Part of an effective establishment is the development of true teamwork and team spirit. In all the interviews that I conducted on this subject, the belief that teamwork is the key to the ultimate success makes understanding this concept critical.
An interview with Eric is recorded below. Eric began working in a fine dining establishment, first as a busser, and then up to the level of server within a few weeks. He learned very quickly what it meant to be part of a successful team, and that when everyone works together toward a common goal, everyone ends up more successful.
Question: Eric, you have worked as a waiter for how long?
Eric: I started working in a diner when I was in high school as a busser. It was hard work and I found that there were people there who were just unhappy and angry all the time. I decided to try to change things by being extra cheerful and helpful. I was hoping to move up to the position of waiter, but those hopes were crushed when I discovered that the management only hired waitresses to serve. The guys either cook or bus tables. I knew that the real money was in being a waiter, so I started looking around. I actually had an interview with a hiring manager at a fine dining French restaurant and he said he'd be in touch. To my surprise, he shows up at the diner to have lunch one day, and just spends his time there watching the dynamics of the restaurant.
Question: Did that make you nervous?
Eric: Oh yeah! It really did! But I just did my job, kept my demeanor, and was helpful and cheerful as I usually am. He called me over to the table and asked why I wanted to work for him. I told him that I wanted to be a waiter and I couldn't do it here. He told me he liked my attitude and to start as a busser the next evening. For two weeks I bussed at both places so that I could put in my two weeks notice and I was really tired; but once I started working for Gary I realized that I did not want to work in a diner for the rest of my life. I really wanted to learn about good food and good wine and thought I could do a good job at it.
Question: What was the biggest difference between the two restaurants?
Eric: The teamwork. At the diner, it was like it was each man for himself. Once I went to work for Gary, he made it very clear that in order to stay employed there, we had to be part of a team and work very effectively as a team. All the "every man for himself" thought had to be erased from my head.
Question: What else was different?
Eric: As a busser, I don't get tipped directly, but I get a percentage of the server's tips. The happier the customer is, the more the server makes. At the diner, every waitress tipped out, but no one actually checked the amount of their tips, so there were times I felt gypped. At Michelle's every server puts all their tips in an envelope and the accountant splits everything out. Bussers get 10 percent, the chef gets 10 percent, the bartenders get 10 percent, the hostess gets 5 percent, and the cocktail waitress gets 5 percent. I get to keep only 60 percent of my tips, but my tips are so much more now that I really don't mind. After all, everyone working together makes us all more successful.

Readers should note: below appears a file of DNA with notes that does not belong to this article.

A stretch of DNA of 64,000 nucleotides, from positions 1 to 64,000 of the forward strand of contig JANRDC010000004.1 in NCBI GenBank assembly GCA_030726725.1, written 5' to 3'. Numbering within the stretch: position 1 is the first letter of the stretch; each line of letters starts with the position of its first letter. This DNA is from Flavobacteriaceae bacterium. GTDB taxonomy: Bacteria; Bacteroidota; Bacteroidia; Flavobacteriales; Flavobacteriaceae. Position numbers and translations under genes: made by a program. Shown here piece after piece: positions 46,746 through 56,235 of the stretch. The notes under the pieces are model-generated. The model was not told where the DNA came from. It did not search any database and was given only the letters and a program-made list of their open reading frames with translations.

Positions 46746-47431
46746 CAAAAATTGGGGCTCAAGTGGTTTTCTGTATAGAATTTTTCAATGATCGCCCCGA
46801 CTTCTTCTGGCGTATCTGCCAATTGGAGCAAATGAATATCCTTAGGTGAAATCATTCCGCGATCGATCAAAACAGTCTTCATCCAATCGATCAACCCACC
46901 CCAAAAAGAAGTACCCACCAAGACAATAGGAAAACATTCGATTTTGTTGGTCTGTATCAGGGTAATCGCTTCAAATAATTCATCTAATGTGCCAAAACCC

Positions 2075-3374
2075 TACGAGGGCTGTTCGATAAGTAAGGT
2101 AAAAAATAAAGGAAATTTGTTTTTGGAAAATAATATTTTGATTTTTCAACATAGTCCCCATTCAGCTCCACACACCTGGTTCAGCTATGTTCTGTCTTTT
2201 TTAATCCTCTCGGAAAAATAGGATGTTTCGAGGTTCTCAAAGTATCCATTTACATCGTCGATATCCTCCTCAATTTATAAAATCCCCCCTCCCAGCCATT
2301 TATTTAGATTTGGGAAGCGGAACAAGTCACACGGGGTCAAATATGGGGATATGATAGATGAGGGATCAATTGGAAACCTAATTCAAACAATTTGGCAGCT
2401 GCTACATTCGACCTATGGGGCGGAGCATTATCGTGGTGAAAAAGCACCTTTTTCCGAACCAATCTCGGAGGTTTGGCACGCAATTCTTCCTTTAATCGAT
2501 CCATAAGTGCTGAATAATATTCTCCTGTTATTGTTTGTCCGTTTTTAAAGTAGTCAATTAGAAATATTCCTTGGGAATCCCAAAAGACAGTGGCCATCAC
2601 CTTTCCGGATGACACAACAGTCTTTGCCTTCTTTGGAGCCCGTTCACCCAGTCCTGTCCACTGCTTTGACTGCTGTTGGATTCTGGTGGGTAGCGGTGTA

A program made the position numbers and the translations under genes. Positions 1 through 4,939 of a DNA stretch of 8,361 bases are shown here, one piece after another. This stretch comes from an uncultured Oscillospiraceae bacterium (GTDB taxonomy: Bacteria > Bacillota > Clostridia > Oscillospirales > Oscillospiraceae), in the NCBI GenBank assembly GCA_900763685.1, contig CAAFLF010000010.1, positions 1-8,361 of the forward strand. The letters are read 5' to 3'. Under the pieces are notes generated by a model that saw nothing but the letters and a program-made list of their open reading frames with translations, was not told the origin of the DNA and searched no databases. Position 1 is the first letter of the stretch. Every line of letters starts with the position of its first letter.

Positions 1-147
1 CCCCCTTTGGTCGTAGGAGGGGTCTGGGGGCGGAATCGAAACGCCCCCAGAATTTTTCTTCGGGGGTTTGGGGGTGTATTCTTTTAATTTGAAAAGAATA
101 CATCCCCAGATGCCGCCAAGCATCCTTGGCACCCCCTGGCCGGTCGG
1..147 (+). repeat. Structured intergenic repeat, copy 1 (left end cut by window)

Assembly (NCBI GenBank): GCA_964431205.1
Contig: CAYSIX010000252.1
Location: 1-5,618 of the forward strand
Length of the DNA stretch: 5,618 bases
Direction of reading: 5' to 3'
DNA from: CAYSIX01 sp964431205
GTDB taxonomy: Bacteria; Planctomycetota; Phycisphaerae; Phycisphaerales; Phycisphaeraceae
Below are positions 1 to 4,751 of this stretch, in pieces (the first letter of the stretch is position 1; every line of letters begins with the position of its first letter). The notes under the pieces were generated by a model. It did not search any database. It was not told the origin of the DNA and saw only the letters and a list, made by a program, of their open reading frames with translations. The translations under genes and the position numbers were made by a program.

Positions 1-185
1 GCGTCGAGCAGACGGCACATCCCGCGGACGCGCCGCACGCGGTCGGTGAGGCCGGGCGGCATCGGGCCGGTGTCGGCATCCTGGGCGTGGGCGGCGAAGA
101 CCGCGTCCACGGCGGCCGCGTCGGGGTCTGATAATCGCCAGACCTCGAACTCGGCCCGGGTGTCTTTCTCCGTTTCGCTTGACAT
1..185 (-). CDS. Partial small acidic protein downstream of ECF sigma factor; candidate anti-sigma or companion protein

Question: Tell me more about teamwork.
Eric: Okay. Let's say that I have two tables at the same time, and their meals come up at the same time. I have a little bit of leeway when choosing which meals to serve first, because I know the menu, I know the foods, I look at the meals after people are done to see how they fare after 45 minutes. I pretty much know which meals can wait and which ones can't. But, if I have two two-tops, or two four-tops whose meals are all ready at the same time, I need help. You never, EVER, serve a table half the meals at a given time. Once you serve, you finish the service for that table. If two tables need to be served at the same time, obviously I need some help. I ask the expediter, another server, or the manager, "Can you initiate for table two? I'll finish it as soon as I'm done with table four." Without that help, I would have one table pretty upset with me because their food comes out cool, their cream sauces are breaking, and they have a right to be upset. They pay a lot to eat here -- they should get a perfect meal every time. If your team works well together, they will get a perfect meal every time.
Question: So, your team really revolves around the other servers, the manager, and the expediter?
Eric: No, it's actually bigger than that. I found that I had to make friends with the kitchen staff, the main chef, the sous chef, and the line cook. In order for my food to come out on time, they all have to be in sync. I have found that by complimenting the chef on certain platings, then he becomes more relaxed and proud of his work. Most of the time your chef is really proud of his work, and by me recognizing his effort, this is his reward, because very few people actually send word back to the chef that it was a fantastic meal. Everyone in the restaurant has to have the buy-in; they all are looking for the same result, and we all work to get it.
Eric has made a great living out of waiting tables, starting in high school. He is now also a very successful engineer, and has decided to wait tables in addition to his engineering work because he really enjoys getting involved with people on a personal level, and he finds that waiting tables is a very satisfactory way to make additional money. Eric works four nights, five hours, and makes over $700 in tips during that time.